GWSW Workbooks offer comprehensive, step-by-step instruction for creating proposals for a variety of funding agencies.


Part 1: Dangerous words that should be avoided in grant proposals

April 11, 2016 | Nat'l Institutes of Health (NIH), Nat'l Science Foundation (NSF), Other Funding Agencies

Two words that should usually be avoided by applicants in preparing their grant applications are “IF” and “WHETHER”. These words represent distinct manifestations of the same concept, since “if” implies “It might or it might not”, and “whether” always provides for the option “Whether or not”. The primary problem with their use is that they both provide opportunities for a negative outcome to occur. While it is certainly possible that either a positive or an alternative outcome might be beneficial, in many cases the negative outcome leads to a “dead end” in a line of work or progression of activities. By way of example, “if” is relatively commonly used to describe possible outcomes of a series of activities or studies. As we strongly emphasize in all of our GWSW workbooks, it is critical that applicants be able to summarize the expectations for what will have been accomplished (the “deliverables”) at the completion of any series of activities or experiments that are described in the proposal, as well as what the potential importance of those outcomes would be. In efforts to exercise caution in describing projected outcomes, applicants may be tempted to write something along the lines of: “If successful, these studies would provide new opportunities to………”.  The problem with such a phrase is that it immediately conjures up the thought among the reviewers of: “Well, what if not?” which, of course, has the potential to instill doubt in the mind of reviewer as to whether the applicant him/herself has confidence in the outcomes of the projected studies. In addition, if not successful, the conclusion would seem to be that such opportunities would not exist.

A potentially straightforward way to avoid this problem would be to rephrase this in the positive using the subjunctive verb tense; for example: “Our ability to provide strong evidence of the importance of our expected findings would provide new opportunities to …….” With this strategy, the applicant would not be guaranteeing that proposed activities would be successful but simply that such success would be likely to have a significant positive impact from the perspective of the all-important mission of the funding agency.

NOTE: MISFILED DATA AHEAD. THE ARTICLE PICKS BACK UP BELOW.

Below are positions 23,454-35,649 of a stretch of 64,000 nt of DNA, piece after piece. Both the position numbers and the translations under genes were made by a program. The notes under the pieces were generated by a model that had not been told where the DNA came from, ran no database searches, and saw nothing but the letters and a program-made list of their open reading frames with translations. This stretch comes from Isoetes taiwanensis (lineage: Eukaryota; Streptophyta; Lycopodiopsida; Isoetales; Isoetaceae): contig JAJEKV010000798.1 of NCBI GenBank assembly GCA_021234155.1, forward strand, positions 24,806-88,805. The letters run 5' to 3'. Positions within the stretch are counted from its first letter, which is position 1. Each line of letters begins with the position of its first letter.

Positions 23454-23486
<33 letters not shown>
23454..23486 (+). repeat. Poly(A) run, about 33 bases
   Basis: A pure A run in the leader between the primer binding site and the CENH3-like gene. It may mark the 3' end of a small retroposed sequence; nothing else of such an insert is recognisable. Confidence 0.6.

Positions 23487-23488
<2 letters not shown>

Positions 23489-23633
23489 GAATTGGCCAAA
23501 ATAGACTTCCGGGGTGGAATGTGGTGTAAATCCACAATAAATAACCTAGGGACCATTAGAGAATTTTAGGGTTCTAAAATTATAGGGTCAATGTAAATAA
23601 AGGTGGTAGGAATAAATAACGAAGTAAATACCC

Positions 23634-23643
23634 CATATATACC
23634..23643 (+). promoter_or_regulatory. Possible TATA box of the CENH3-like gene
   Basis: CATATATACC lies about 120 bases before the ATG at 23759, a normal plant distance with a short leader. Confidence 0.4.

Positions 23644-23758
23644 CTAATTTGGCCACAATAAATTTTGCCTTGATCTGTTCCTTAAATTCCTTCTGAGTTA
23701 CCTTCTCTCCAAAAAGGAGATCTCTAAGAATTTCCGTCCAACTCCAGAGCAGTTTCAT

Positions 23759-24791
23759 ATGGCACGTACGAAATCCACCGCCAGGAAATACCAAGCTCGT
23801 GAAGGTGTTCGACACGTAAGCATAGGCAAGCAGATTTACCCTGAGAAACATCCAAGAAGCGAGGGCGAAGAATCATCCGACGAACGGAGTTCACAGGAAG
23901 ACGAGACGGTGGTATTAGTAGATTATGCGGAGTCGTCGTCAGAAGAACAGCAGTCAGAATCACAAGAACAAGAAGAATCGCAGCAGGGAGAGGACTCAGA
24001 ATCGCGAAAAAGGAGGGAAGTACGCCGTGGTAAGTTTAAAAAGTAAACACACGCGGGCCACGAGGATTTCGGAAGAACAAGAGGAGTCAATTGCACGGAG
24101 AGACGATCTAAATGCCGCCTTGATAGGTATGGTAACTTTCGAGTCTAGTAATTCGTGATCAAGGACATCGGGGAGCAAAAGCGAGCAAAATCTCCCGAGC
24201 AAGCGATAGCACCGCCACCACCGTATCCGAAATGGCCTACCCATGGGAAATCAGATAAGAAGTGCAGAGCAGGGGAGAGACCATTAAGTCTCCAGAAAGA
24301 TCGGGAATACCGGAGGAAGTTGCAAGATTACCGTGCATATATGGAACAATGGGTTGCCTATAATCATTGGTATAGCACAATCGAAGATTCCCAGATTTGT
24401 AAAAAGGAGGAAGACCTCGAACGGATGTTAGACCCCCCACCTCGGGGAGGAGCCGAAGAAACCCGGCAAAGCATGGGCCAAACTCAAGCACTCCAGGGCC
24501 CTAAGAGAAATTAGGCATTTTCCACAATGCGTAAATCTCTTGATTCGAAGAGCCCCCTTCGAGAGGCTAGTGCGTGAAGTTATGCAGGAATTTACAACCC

Another way in which “if” or “whether” is used relatively commonly in the preparation of grant applications is in the formulation of a specific objective; for example: “Determine whether/if excess consumption of supplemental vitamins is a cause of obesity.” This objective could be rewritten as “Let’s look and see whether or not excess consumption of supplemental vitamins is a cause of obesity.” Assuming that the objective in this grant proposal is to identify an underlying dietary cause of obesity, then in formulating an objective to determine “whether or not”, it would be important to ask the question: “What if the ‘or not’ outcome were to obtain?” In such a case of a negative outcome, an applicant would presumably have achieved the stated objective (whether or not excess vitamin consumption is a cause of obesity), but would not have addressed the issue of the underlying dietary cause of obesity (which was the purported objective in the study). On the other hand, if a contract had been made with a supplemental vitamin manufacturer to critically address claims in the press that vitamins were a cause of obesity, then it might make sense to have an objective to determine whether or not this claim is true (i.e., that excess consumption of supplemental vitamins is an underlying cause of obesity).

The bottom line is that it is almost always possible to phrase the issue in a grant application in such a way that the problem of “if” or “whether” can be avoided, and we would strongly encourage applicants to consider such an alternative when faced with the temptation to use such words. The above represents but one of the literally hundreds of tips and strategies included throughout our series of The Grant Application Writer’s Workbook that do not specifically address grant-proposal related issues. To view specific examples of various workbook pages, visit our Workbooks page and click the link for the specific Workbook of interest to you.